Athens: Greece’s Education Ministry says it has been targeted in a cyberattack described as the most extensive in the country’s history, aimed at disabling a centralised high school examination platform.
It said the distributed denial of service, or DDoS, attacks aimed at overwhelming the platform occurred for a second consecutive day Tuesday. The attack involved computers from 114 countries, causing outages and delays in high school exams but failing to cripple the system, the ministry said.
The cyberattacks prompted a judicial investigation ordered by a Supreme Court prosecutor, to be assisted by the police’s cybercrime division.
“It is the most significant attack ever carried out against a Greek public or government organisation,” the Education Ministry said, describing the incidents on Monday and Tuesday as “large scale and of sustained duration.” End-of year high school exams in Greece are administered using an online platform known as the Subject Bank, designed to to set a uniform standard nationwide.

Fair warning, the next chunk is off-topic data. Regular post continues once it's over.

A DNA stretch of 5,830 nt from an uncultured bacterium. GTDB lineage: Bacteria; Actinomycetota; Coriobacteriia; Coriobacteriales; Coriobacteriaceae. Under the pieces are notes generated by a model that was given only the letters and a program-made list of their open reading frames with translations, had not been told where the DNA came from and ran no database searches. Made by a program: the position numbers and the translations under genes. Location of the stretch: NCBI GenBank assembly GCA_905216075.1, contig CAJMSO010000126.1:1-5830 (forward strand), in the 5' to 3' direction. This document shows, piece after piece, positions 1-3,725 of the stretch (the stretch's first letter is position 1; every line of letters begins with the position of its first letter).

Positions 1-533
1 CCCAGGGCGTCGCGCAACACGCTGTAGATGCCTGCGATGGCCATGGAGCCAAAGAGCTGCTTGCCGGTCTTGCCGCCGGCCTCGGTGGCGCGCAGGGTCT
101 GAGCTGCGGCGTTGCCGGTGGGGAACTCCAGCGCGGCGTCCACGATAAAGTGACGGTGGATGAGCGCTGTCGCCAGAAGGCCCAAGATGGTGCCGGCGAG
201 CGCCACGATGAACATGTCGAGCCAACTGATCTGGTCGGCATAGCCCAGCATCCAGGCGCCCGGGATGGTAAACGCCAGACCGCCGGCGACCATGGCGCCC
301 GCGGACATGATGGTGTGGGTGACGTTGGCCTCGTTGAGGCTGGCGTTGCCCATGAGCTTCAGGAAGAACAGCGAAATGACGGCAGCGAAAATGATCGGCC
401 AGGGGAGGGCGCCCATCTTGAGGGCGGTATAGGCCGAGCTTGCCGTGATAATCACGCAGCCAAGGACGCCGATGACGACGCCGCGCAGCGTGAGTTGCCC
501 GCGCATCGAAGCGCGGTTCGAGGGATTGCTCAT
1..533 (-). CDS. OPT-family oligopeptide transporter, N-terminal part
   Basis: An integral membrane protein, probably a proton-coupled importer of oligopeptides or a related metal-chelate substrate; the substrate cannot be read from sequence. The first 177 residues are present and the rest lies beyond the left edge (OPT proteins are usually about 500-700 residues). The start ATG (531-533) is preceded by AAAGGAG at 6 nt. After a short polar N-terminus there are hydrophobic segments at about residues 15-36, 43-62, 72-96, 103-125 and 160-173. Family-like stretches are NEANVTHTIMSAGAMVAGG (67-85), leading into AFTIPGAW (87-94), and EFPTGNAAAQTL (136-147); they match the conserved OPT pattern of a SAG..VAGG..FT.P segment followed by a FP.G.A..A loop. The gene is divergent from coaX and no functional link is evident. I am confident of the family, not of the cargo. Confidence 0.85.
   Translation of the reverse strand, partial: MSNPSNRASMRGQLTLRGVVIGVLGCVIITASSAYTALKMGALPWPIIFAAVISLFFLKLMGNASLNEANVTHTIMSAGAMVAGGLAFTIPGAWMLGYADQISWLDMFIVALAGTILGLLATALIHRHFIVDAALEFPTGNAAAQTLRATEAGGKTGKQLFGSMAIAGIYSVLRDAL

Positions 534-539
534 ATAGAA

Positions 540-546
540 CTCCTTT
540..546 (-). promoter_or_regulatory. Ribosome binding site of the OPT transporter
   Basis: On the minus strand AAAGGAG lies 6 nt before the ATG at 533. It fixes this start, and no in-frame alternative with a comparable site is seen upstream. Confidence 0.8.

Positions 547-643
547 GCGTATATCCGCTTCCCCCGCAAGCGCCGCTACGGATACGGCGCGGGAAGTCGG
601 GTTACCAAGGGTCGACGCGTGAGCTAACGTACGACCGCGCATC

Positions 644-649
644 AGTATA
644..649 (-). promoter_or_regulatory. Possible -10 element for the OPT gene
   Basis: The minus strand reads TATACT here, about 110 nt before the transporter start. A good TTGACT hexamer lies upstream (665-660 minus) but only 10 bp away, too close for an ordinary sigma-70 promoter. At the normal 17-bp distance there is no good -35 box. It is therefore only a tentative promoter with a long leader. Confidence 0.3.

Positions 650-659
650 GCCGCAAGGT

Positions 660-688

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The outages left students waiting in classrooms for hours for the exams to start and touched off a political spat, following an inconclusive general election earlier this month. A caretaker government has been appointed ahead of a new election on June 25, with the outgoing conservative New Democracy party favourite to win re-election.
“All we’ve got so far is an arrogant abdication of responsibility of the New Democracy government, which for four years failed to take adequate digital protection measures to shield the Subject Bank platform and ensure that school examinations run smoothly,” said Popi Tsananidou, a spokeswoman for the left-wing main opposition party, Synergia.